Marists Aleppo – FaceBook
On this Saturday, July 9th 2017, it is very hot in Aleppo. In the street that runs alongside our place, cars are passing as regularly as before.
That is the word “AS BEFORE”. I remember very well, during a 4 month stay in Bouake (Ivory Coast), the people always referred to the time of “the crisis”. Today the Alepins often use the word “before”. But, before what? Before the start of the war in Aleppo in 2012 or before the end of the combats in Aleppo, in December 2016? There is always a before, a comparison, a return back to read the reality of our life, the reality of the events that we go through, the reality of the city’s demography, the reality of the industry, the reality of the essential services such as water and electricity, the reality of the security.
Compare, evaluate and predict…These are the three terms that make up the fabric of the long discussions that we are having.
At the same time, there are now terms that come up often: the reconstruction, the rehabilitation of the houses and shops, the return of the displaced people to their former neighborhoods and so many other signs that indicate that we want to live.
These days are also days of important decisions at the city’s municipality regarding the improvement of the structures of the city and the return to normality: To open the streets that were closed or blocked, to install traffic signs, to remove the shacks that had grown like weeds on the sidewalks and the roadways during the war; the municipality has set up a special place where they can be installed. Taking advantage of the solar energy to illuminate the city’s roundabouts.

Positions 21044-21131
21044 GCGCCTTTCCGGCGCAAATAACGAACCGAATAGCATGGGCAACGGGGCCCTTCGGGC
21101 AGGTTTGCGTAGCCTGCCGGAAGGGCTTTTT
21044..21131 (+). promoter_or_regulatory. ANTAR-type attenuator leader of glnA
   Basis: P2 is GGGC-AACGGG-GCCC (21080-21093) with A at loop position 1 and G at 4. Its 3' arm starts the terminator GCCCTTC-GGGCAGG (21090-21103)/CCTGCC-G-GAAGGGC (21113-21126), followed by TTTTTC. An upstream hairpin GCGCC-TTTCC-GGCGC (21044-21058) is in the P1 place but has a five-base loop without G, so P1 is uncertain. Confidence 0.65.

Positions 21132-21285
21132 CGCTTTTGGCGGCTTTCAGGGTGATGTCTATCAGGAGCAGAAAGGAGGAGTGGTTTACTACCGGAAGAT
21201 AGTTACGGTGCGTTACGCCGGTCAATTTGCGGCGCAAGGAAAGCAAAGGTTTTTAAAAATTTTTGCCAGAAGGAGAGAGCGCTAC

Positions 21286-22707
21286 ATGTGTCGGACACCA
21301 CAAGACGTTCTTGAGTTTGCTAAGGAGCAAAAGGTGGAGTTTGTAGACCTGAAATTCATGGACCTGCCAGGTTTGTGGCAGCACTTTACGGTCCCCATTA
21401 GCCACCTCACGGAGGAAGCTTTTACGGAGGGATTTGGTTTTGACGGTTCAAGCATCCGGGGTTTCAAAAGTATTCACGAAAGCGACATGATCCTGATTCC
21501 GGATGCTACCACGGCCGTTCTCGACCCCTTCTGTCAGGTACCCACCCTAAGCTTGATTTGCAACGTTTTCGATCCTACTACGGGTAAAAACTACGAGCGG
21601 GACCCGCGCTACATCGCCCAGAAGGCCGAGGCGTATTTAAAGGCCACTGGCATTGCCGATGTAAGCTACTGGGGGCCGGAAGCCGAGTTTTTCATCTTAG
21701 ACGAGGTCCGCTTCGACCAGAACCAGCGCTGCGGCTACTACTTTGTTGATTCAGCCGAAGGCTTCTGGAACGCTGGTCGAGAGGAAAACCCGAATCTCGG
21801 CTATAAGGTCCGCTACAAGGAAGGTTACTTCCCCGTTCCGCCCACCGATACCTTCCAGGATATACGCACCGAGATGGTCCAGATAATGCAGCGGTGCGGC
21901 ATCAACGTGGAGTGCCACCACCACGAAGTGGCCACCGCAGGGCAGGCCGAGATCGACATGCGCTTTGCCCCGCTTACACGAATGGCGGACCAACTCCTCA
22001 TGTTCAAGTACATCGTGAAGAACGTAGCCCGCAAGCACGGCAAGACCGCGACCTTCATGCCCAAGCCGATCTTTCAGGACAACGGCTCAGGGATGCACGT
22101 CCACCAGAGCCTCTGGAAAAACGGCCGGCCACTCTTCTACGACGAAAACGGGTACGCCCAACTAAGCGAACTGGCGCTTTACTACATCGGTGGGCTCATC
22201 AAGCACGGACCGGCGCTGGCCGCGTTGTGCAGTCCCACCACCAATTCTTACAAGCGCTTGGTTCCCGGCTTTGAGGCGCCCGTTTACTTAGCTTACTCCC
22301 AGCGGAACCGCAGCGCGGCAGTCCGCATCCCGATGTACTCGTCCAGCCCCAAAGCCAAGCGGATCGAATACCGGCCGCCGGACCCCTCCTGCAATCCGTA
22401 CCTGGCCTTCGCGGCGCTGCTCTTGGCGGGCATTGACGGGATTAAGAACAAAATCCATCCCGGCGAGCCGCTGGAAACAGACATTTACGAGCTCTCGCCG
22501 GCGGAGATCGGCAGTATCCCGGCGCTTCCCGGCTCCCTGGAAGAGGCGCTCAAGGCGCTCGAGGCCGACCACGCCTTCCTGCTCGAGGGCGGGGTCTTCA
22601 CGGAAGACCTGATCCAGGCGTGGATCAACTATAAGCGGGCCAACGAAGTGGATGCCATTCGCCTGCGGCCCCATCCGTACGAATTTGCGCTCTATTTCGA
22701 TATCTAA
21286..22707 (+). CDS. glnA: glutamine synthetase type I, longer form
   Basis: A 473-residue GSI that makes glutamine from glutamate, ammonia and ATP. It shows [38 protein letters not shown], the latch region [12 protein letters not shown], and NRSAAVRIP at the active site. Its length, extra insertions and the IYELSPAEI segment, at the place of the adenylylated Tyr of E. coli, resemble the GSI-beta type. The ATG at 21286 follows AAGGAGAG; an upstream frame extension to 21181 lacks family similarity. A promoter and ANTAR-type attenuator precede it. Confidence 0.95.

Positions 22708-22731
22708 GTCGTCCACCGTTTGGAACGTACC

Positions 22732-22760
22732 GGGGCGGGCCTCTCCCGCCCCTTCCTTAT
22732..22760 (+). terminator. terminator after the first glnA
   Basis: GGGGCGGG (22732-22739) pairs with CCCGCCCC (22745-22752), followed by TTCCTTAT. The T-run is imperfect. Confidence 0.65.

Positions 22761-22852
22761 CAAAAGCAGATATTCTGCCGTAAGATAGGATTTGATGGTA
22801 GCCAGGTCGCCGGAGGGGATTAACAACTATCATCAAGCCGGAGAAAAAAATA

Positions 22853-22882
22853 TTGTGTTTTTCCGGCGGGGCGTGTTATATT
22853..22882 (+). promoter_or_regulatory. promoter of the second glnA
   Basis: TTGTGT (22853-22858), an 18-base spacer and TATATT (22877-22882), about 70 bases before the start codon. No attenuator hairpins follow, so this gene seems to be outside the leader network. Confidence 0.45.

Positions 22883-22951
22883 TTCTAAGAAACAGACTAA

It seems like if we want to catch up the time lost by a war that destroyed the city and made it a martyr city.
Many parents were waiting until the end of the school year (in mid-May, in Syria), or the end of the finals for the middle school (Brevet), or High school (Baccalaureat) (In mid-June) or the end of the college finals (in mid-July), to return to their homes in the eastern part of the city. They prefer to return to their neighborhood, to their home, to what they have been forced to leave despite their wills. And there are those who have spent these years of war in Syria but not in Aleppo. Those who moved to Tartous, Latakia or to other cities. They came, they saw and many of them made the decision to come back before September, the beginning of the school year.
Can we talk about the return of the displaced?
Can we imagine that those who left years ago, will take the path to return? It is a wish. For that wish to be a reality, there is still a long way to go.